The Chicxulub impact into shallow waters of the Gulf of Mexico generated huge waves and, even more destructive to the planet, tossed enormous amounts of rock and water into the atmosphere. These materials, in turn, caused a worldwide "cloud deck" of aerosols, gases and particulates leading to temperature fluctuations and reduced photosynthesis that wiped out much of the food chain and provided the "coup de grace" to the few dinosaur families still living then on Earth. The resulting debris that ejected into high altitudes spread around the globe and settled as a thin layer of material that marks the precise K/T boundary between the last rocks of the Cretaceous (symbol K) Period and the first sediments formed in the younger (overlying) Tertiary Period (symbol T). The deposits contain iridium, a metallic element present in some meteorites, and mineral grains that bear evidence of intense shock (see below).

The deposits at the K-T boundary are usually very thin. They represent the fallout layer that may have been worldwide in distribution. Here is an example of this now-famous layer.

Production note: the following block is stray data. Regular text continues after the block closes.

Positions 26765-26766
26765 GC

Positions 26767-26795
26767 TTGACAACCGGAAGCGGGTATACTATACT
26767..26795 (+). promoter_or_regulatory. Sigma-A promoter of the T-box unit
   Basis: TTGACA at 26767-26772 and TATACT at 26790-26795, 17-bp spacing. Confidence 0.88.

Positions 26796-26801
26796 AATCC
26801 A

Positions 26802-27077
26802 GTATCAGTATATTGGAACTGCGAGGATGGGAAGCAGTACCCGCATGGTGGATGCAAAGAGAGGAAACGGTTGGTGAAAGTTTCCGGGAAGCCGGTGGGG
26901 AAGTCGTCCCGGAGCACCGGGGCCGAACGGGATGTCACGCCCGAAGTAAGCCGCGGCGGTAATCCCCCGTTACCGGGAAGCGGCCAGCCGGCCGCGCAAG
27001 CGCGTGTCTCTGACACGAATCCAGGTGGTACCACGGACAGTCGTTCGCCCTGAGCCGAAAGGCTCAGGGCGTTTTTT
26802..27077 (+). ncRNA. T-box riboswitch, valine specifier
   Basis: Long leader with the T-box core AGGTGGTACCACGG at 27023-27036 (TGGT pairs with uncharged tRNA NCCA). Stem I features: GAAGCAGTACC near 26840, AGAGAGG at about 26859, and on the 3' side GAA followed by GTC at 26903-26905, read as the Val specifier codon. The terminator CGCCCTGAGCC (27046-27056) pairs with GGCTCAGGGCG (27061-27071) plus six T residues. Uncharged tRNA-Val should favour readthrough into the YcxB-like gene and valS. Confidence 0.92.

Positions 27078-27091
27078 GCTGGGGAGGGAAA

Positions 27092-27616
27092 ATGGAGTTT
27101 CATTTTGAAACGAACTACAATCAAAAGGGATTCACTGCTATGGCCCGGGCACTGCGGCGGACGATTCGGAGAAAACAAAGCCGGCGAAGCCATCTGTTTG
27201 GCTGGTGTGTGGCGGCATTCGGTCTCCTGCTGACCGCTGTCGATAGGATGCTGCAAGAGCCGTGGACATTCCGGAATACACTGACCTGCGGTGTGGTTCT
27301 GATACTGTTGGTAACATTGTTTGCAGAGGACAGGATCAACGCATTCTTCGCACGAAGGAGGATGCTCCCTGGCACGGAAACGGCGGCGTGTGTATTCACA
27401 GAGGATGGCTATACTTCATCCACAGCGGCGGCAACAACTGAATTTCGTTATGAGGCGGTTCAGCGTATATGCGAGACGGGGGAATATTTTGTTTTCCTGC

The clay deposit making up the Cretaceous-Tertiary (K/T) Boundary.

For the last 10 years or so it was thought that Chicxulub could not be recognized in space imagery because of the post-impact sedimentary rocks covering the structure and also because of dense vegetation cover. However, radar data from the SRTM program have been specially processed to bring out otherwise subtle suggestions of the buried crater rim showing its presence by some manifestation at the surface (probably induced by differential subsidence). Here is that SRTM image of much of the Yucatan Peninsula. See if you can locate the rim trace:

SRTM enhanced topography image of the Yucatan Peninsula of Mexico.

In case you missed this trace, here are a pair of images derived as an enlargement of the part of the Yucatan containing the Chicxulub crater. On the lower one, the rim boundary has been drawn in and the location of sink holes that seem to relate to subsurface control by the fallback material beyond the rim is marked.

Enlargement of the section of the Yucatan Peninsula in which the buried Chicxulub structure is located.